With the October 3 FIDE presidential elections approaching, the battle between the three candidates is fierce. Today the team of Georgios Makropoulos announced that letters about his main rival Arkady Dvorkovich have been sent to both the FIDE ethics commission and that of the International Olympic Committee (IOC).
In a statement on its campaign website, the Makropoulos team writes that its rivals “have become increasingly aggressive in trying to ‘buy dreams’ and (sic) for FIDE delegates.”
The accusations are directed only at Dvorkovich (the third candidate Nigel Short is not mentioned), who is said to use “unethical means of ‘gifts’ and fraudulent ‘sponsorships'” to gain votes. They mention two examples:
“According to the written statement of Serbia’s former delegate, the Russian Embassy in Belgrade organized a meeting on 1 August and a few days later a specially structured “sponsorship” package of 220,000 euros was offered to the Serbian Chess Federation in order to change their delegate.”
“Around the same time, a leaked email of the Israeli Foreign Ministry to the local National Chess Federation says bluntly that the President of Russia asked the Prime Minister of Israel for support to Mr. Dvorkovich and ‘in return Russia would support Israel’s candidacy to host the next championship'(!).”
The Makropoulos team stated that it has sent an official complaint to the FIDE ethics commission and a formal letter to the ethics and compliance office of the International Olympic Committee. Furthermore, they have “requested its legal team to apply for the assistance of Interpol, the Swiss and Georgian authorities, in tracking down illegal transactions, the persons involved, and to provide all the evidence that we have gathered.”
Dvorkovich has replied via an open letter on his campaign website in which he reveals the specific demand of Makropoulos to the FIDE ethics commission: that Dvorkovich “should be barred from chess activities for the next eight years as a person resorting to unauthorized methods of campaigning and violating the ethical code.”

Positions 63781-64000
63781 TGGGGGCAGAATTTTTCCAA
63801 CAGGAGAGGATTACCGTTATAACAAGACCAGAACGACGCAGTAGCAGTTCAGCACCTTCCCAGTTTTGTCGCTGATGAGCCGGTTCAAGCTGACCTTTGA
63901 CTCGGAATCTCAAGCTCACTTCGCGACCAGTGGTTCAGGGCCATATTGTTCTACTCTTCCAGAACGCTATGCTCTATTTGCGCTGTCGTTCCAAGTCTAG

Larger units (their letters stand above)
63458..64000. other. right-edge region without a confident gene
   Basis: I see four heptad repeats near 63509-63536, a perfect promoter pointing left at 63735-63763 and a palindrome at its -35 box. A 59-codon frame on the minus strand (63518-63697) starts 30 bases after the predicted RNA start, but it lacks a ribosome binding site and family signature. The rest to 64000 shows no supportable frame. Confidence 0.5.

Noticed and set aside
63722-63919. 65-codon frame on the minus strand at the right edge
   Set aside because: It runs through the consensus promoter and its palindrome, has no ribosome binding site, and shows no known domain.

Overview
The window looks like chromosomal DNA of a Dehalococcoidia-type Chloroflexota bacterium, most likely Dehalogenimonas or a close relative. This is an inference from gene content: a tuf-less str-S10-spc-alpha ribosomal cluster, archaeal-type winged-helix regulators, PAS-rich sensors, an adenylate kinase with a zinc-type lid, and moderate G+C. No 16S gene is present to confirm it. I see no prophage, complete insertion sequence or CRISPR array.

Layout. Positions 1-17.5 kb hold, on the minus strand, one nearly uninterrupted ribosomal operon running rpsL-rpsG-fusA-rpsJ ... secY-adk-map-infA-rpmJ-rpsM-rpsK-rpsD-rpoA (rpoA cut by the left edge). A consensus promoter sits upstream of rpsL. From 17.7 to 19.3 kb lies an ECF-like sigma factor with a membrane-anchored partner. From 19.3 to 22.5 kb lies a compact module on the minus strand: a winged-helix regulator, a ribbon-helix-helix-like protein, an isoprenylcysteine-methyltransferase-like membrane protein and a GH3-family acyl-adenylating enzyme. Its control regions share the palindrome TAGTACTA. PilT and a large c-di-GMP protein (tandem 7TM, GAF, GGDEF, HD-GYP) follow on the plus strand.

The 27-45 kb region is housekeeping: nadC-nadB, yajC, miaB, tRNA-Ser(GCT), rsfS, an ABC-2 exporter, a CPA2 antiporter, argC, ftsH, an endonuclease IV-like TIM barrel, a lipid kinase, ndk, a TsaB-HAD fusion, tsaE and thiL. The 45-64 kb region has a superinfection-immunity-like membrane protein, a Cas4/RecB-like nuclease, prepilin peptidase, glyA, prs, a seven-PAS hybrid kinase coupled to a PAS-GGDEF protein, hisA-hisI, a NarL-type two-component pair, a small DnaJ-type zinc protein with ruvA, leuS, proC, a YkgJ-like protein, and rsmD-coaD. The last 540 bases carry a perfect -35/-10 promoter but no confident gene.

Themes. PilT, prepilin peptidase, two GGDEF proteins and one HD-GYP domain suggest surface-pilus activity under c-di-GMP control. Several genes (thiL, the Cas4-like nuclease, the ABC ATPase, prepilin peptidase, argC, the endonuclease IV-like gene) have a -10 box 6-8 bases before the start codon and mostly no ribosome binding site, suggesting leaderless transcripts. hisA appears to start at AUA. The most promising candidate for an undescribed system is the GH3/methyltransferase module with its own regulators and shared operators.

This means that if Makropoulos succeeds, Dvorkovich will not be eligible to join the FIDE presidential elections that will take place in three weeks from now, on October 3 in Batumi, Georgia.
Dvorkovich: “I reject all accusations and hope that the FIDE ethics commission will take a fair decision. I expect a fair decision—the one that will not prevent members of my ticket and me from participating in the upcoming FIDE elections.”
Makropoulos’s bold move comes in the same week that he claimed to have a winning edge in the current vote distribution: “[W]e officially announce our estimation of having currently the support of 114 countries, out of 186, surpassing the 94 votes barrier for a win with 20 votes.”
Dvorkovich, in turn, claimed this week to have the “clear support of 95 federations.”
According to experts, Dvorkovich and Makropoulos are expected to both gain more votes than Short, the candidate from England. If nobody reaches more than half of the votes, a second round is needed in which Short is not expected to participate. The question is to which candidate his votes would go.
In that light, it is interesting to see that Dvorkovich and Short are now openly teaming up. On September 6, Short tweeted a photo with both of them meeting London: “United in our belief that FIDE should support federations, and not federations support FIDE. United in our determination to bring transparency and the rule of law, and to root out cronyism and corruption.”
Dvorkovich retweeted that tweet with the note: “Moving ahead to achieve a shared vision!” Six days later, another tweet followed with the two meeting in Helsinki.